Notwithstanding a forum-selection provision in the parties’ consulting agreement designating the Northern District of Georgia as the place for litigating non-competition and non-solicitation covenants disputes, a Georgia federal judge transferred covenant violation litigation to the Middle District of Florida. Also, the judge explained why he thought that an arbitration clause was unenforceable, but he said that the Florida court should make the decision. Direct Response Products, Inc. v. Roderick, Case No. 1:11-cv-0945-WSD (N.D. GA, Nov. 1, 2013).

Summary of the case

Direct Response, a DeKalb County, Georgia company, stages sales events for automobile dealerships. Roderick was an independent contractor who marketed the events to dealers. After Roderick terminated the relationship, and allegedly began competing with Direct Response and soliciting members of Direct Response’s sales team to join him, Direct Response filed a diversity jurisdiction case against him in the federal court in DeKalb County. The parties’ agreement included a forum selection clause specifying that county as the place for litigating any dispute. At all relevant times, Roderick lived and worked in Florida. He moved to dismiss on various grounds including supposedly improper venue. In the alternative, he moved to stay the action because, he claimed, the agreement contained a mandatory arbitration provision. All of his motions to dismiss were denied but, on the court’s own motion, the case was transferred to Florida “in the interest of justice.” The Georgia judge declined to rule on Roderick’s alternative motion but suggested that it should be denied by the transferee court.

The parties’ contentions and court’s decision regarding venue

Roderick asserted that his territory did not include Georgia and that, if the breach he is alleged to have committed took place at all, it was in Florida and not in Georgia. Direct Response countered that the effects of the alleged breach would be manifested in DeKalb County. Further, the agreement was executed there, Roderick was trained in Georgia, and he was given access to confidential and proprietary information there. Finally, the agreement provided that all civil actions regarding Direct Response “must be processed in” DeKalb County; under the circumstances, that provision seems reasonable.

The Georgia federal judge denied Roderick’s venue motion but, nonetheless, held that the “required focus” in determining the proper venue for this case is the site of the alleged breach, where Roderick is allegedly competing. Exercising the court’s discretion under 28 U.S.C. § 1406(a), the case was transferred to Florida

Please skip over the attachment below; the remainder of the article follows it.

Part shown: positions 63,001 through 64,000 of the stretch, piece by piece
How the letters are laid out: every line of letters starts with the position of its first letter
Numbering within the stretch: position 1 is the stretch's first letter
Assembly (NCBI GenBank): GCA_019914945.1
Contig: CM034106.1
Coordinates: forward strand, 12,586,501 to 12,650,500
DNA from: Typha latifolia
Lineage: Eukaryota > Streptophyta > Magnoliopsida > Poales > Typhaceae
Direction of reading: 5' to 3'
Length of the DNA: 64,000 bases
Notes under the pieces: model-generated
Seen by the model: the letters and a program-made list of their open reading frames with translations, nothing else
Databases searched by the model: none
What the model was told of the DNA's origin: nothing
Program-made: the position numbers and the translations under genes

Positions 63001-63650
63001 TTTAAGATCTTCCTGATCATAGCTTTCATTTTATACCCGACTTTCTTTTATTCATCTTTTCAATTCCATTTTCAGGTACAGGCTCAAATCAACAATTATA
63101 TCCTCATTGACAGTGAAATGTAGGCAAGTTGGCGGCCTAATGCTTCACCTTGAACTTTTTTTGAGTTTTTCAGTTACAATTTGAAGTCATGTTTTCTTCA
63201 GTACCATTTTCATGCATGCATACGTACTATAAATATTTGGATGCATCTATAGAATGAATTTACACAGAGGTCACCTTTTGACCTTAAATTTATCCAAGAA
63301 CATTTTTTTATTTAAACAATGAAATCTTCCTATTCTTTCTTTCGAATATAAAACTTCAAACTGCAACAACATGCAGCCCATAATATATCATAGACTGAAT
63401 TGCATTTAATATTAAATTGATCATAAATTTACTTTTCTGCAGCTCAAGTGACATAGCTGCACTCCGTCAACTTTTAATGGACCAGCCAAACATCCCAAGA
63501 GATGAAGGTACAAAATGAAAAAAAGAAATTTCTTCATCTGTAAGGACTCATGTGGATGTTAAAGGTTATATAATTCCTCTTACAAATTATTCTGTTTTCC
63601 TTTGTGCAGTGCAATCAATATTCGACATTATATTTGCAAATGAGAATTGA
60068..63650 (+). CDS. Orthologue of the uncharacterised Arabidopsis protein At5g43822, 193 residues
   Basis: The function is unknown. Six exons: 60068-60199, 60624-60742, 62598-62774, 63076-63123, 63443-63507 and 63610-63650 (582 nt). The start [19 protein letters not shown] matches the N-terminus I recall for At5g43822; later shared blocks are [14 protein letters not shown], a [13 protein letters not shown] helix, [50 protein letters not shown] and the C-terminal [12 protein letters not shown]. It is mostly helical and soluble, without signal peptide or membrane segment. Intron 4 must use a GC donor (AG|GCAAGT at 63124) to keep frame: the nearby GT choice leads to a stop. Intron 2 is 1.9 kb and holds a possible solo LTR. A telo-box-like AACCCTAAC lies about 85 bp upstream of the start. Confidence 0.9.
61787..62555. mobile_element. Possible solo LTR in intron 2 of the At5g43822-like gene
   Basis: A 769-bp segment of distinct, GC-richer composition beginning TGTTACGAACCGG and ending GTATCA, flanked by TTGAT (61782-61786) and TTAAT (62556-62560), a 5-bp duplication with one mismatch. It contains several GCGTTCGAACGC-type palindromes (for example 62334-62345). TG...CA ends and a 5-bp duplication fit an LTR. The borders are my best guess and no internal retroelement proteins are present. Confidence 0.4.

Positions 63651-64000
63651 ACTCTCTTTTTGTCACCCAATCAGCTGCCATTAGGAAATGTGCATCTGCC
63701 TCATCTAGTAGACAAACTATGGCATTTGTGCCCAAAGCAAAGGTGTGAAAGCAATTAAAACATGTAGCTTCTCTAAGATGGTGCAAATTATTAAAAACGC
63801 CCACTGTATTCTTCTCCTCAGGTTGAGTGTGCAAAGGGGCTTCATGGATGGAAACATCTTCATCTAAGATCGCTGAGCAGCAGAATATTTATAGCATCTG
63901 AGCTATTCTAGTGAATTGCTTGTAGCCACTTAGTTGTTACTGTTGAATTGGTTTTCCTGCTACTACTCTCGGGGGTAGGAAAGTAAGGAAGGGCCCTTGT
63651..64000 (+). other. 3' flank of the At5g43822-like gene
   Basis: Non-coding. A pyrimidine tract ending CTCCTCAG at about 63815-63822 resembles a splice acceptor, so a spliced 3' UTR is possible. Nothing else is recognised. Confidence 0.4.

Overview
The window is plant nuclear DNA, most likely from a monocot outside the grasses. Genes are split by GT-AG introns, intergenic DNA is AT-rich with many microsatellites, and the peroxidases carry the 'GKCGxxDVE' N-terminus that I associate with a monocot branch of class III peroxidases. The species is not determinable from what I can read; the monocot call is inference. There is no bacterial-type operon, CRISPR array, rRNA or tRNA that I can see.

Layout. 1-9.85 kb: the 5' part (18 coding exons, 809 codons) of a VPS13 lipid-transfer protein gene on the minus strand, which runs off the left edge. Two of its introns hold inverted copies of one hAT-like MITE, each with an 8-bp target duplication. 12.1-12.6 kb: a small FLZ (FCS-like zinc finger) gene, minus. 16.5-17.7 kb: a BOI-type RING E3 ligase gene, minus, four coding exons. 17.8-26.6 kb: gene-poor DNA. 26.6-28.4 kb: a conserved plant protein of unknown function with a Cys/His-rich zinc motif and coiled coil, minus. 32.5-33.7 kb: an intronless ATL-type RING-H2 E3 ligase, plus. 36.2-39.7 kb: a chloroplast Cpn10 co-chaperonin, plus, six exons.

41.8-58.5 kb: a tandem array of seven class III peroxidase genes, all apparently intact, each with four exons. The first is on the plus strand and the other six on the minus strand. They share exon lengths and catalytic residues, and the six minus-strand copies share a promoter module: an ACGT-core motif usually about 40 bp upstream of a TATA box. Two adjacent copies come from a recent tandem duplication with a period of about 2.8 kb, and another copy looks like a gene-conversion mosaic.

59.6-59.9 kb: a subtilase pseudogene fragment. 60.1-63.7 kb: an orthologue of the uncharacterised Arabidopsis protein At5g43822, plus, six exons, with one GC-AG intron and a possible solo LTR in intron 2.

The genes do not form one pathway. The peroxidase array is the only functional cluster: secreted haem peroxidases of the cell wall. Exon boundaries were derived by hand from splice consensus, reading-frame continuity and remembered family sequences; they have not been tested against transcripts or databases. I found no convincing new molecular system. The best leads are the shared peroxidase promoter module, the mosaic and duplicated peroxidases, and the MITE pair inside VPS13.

The arbitration provision consisted of only two sentences. The first merely specifies what discovery rules are applicable in the arbitration proceeding and states, without any attachment or explanation: “Use the standard ‘one shot’ provision.” The second sentence simply reserves the parties’ “right to apply to a court of competent jurisdiction for equitable relief as necessary to preserve and enforce their rights under this Agreement.”

The court cited “the strong federal policy supporting arbitration” and said Georgia law provides that “an arbitration clause does not need to be detailed to be enforceable.” However, it “must have sufficient specificity to show what is to be arbitrated.” Here, the arbitration provision was silent in that regard as well as where the proceedings were to take place, what process was to be used for selecting a neutral, etc. Thus, it is not surprising that the Georgia judge was skeptical about Roderick’s claim that arbitration was mandated. Moreover, the parties’ testimony was diametrically opposite. The president and owner of Direct Response insisted that his intent was to delete the arbitration provision altogether but it was accidentally left in the agreement. Roderick asserted that he initialed the page with the arbitration clause and intended to include it. The Florida judge will have to decide whether the case is to be litigated or arbitrated.


This case makes clear that even a reasonable forum selection clause might be disregarded if the court decides that transfer to a different venue serves “the interest of justice.” Further, the opinion here reminds us that a judge may disclose how he or she would resolve certain contested issues and yet leave the actual ruling to a different decision-maker.